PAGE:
Closing the output gap with a little help from our friends


The developed economies of the world are on the verge of recovery, which will depend on how fast vaccinations are administered, and confidence in personal interaction is restored. The Organisation for Economic Co-operation and Development’s (OECD) latest Economic Outlook put it succinctly: While the global recovery is in sight, there is “a long way to go.”

The success of the vaccine rollouts is such that it took the OECD only three months to raise its projection for global growth in gross domestic product by more than one percentage point. After a 3.4 per cent decline in 2020, the industrialized economies of the world are likely to grow by 5.6 per cent from last year’s low base.

Although the OECD expects world output to reach pre-pandemic levels by the middle of this year—a forecast that includes the robust growth expected in China and the United States—it added that “much will depend on the race between vaccines and emerging variants of the virus.”

There is, of course, a great deal of variation within the OECD’s anticipated growth forecasts. While the American economy is expected to exceed its pre-pandemic projection by 0.2 per cent this year, Canada is expected to undershoot by 3.2 per cent, a middle-of- the-pack projection among Canada’s trading partners. This is a reminder that we live in a global community, an interdependent web in which it is in every nation’s best interest to work for the success and health of all economies.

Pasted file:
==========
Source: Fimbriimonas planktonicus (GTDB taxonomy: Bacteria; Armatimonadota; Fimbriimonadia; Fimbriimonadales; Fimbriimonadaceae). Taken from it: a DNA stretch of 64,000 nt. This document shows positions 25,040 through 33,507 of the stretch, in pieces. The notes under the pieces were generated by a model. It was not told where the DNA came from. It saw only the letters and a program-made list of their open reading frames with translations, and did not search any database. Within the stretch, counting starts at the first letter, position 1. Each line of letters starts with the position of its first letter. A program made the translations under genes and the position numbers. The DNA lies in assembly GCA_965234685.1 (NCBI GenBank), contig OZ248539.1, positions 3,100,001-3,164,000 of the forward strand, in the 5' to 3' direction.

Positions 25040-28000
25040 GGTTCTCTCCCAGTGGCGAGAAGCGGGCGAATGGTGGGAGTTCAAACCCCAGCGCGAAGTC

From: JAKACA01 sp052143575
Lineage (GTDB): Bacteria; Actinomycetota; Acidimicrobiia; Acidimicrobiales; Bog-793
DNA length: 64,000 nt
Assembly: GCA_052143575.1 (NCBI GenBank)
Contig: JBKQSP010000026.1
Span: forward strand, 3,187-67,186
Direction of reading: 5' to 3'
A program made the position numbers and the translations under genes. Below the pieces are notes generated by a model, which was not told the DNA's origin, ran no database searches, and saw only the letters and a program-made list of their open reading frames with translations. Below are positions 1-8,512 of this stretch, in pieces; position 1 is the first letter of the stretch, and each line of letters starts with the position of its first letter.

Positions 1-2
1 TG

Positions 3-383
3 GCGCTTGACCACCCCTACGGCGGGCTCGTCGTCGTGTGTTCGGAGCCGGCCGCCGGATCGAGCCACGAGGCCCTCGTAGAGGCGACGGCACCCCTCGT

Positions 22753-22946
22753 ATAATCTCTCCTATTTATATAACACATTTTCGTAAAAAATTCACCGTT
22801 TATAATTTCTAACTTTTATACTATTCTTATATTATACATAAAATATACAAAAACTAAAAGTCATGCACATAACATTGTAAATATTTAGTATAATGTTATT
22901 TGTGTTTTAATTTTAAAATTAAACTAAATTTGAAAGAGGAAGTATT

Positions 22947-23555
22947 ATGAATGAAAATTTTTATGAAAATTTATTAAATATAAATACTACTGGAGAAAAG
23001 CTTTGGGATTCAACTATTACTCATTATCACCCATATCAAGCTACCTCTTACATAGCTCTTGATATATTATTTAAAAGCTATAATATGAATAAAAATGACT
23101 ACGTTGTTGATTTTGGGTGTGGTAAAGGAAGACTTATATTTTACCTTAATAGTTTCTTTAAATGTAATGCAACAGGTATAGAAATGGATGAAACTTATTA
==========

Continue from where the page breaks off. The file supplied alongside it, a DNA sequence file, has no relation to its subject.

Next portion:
Shortfall of 2021 growth relative to pre-pandemic projections


Canada's output gap

Our estimate of Canada’s output gap—which we define as the difference between actual GDP (by expenditure) and the economy’s pre-pandemic projected GDP—is a 5.1 per cent deficit as of December 2020. That compares to the 14 per cent gap earlier in 2020 and the 5.4 per cent gap during the worst moments of the 2008-09 Great Recession.

That the economy has recovered so quickly from the depths of last year’s downturn suggests perhaps a different path than the dragged-out recovery from the Great Recession, which took more than six years.

Whether there is a 3 per cent output gap—as defined by traditional comparisons relative to potential GDP—or the 5 per cent gap in our analysis of what the economy could have produced if not for the shock of the pandemic, economic policy should be large enough to bridge the output gap.

The economies of North America were undergoing structural changes before the pandemic hit, and those issues are not likely to vanish overnight. And because there are risks to any forecast, with the ability of the vaccine to prevent continued spread the most immediate risk, experience has shown that it’s better to err on the side of an overdone stimulus package.